I was involved in a shooting on 9/25/10. Not only did I stake my life on this method I had to stake the life of two innocent civilians who were facing mortal danger. The technique taught to me by Antoine with continued practice over the years was profoundly effective in stopping an armed moving threat. After my OIS I sent Antoine an e-mail thanking him for his instruction. Hs reply was to thank me for allowing him to teach me. I understand there are those who won't accept this training but to attack his credibility is blatantly disrespectful. We can all agree to disagree.
Submitted May 1 at 1:04 PM
By Federal Drug Agent
About one year ago, I had the the pleasure of taking the authors Train the Trainer course and it had a profound effect on my ability to shoot.
I have 16 years of LE experience and have attended three LE academies. Growing up, I naturally used a free flowing trigger without knowing what it was called. It wasn't until attending my first police academy that I learned trigger reset and front sight focus. since that time, I faithfully used both and for 15 years I felt like a very proficient shooter. That is until seeing Lane shoot at a major USPSA match in Texas. I was lucky enough to be in the same squad with Lane. Watching Lane shoot made me realize my shooting style needed a major overhaul. Not just for competition but to increase my chances of survival in a shooting situation.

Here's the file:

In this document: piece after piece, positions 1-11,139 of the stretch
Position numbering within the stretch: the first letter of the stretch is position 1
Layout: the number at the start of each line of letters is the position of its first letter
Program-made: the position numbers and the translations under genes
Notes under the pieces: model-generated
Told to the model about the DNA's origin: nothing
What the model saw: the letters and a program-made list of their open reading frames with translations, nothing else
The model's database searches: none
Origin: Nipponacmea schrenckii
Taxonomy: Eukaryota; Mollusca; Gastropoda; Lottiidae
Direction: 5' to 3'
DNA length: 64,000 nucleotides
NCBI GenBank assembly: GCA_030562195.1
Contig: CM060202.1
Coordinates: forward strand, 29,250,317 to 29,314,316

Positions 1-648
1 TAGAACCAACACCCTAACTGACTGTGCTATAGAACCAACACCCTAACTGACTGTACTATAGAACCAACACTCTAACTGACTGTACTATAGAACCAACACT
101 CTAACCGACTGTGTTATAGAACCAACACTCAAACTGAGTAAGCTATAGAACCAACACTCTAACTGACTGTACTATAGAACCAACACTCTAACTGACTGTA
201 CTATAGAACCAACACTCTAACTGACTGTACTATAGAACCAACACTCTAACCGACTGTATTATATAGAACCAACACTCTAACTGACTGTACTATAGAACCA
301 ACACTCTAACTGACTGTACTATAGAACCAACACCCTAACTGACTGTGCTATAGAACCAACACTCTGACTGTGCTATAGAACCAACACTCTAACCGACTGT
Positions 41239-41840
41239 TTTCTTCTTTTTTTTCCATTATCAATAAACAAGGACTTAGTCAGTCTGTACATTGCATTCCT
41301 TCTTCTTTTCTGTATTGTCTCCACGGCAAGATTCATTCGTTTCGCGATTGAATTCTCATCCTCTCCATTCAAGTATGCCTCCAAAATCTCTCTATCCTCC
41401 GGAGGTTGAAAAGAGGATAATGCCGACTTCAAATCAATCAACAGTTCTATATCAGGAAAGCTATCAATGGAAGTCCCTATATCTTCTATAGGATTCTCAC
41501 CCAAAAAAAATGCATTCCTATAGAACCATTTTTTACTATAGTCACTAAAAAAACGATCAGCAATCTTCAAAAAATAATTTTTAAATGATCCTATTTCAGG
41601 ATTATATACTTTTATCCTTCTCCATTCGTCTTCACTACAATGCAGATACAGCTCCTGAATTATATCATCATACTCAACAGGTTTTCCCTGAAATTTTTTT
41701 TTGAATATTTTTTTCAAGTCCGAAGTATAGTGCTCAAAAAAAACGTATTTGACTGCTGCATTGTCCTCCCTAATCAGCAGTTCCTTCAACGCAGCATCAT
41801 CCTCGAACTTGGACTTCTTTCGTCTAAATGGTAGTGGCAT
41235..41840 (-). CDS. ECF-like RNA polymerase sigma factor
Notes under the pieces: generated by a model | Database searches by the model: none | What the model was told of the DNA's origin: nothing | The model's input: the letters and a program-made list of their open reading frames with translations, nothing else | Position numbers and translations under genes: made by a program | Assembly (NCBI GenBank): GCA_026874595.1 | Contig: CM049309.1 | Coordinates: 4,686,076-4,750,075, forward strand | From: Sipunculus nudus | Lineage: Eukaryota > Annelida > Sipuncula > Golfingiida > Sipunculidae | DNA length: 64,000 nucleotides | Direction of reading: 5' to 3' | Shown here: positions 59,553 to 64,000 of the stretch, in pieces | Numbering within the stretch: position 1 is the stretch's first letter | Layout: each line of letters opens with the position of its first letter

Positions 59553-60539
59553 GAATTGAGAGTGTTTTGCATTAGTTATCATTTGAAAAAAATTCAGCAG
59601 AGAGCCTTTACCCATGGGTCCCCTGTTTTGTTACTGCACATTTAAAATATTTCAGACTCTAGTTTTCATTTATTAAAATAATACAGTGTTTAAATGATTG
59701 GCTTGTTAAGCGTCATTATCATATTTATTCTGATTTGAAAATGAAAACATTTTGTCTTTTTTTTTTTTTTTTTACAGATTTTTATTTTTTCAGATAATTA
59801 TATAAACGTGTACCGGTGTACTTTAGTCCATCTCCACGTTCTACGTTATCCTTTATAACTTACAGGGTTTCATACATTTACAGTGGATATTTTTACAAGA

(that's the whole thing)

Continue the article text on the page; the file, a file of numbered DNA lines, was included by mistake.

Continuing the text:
After attending the match, I made arrangements to take Lane's Train the Trainer course. I was quickly converted from using the trigger reset method of shooting and now use a free flowing trigger and target focus. In 2012, Lane and I shot the same USPSA match and I easily won my division and was two competitors away from winning the division above that. The system works.
Readers who compete in USPSA know how difficult it is to achieve a GM card. Lane holds a GM card in Limited and Production divisions. Lane's achievement didn't occur by shooting one match or even dozens of matches but rather years of studying the art of shooting. Lane became a student of shooting and like great students, he was never afraid to learn new things. It seems to me that many firearms instructors are comfortable with teaching outdated techniques for fear of exposing their inadequacies. Keep in mind, these are most likely the same instructors allowing cadets to close one eye while shooting.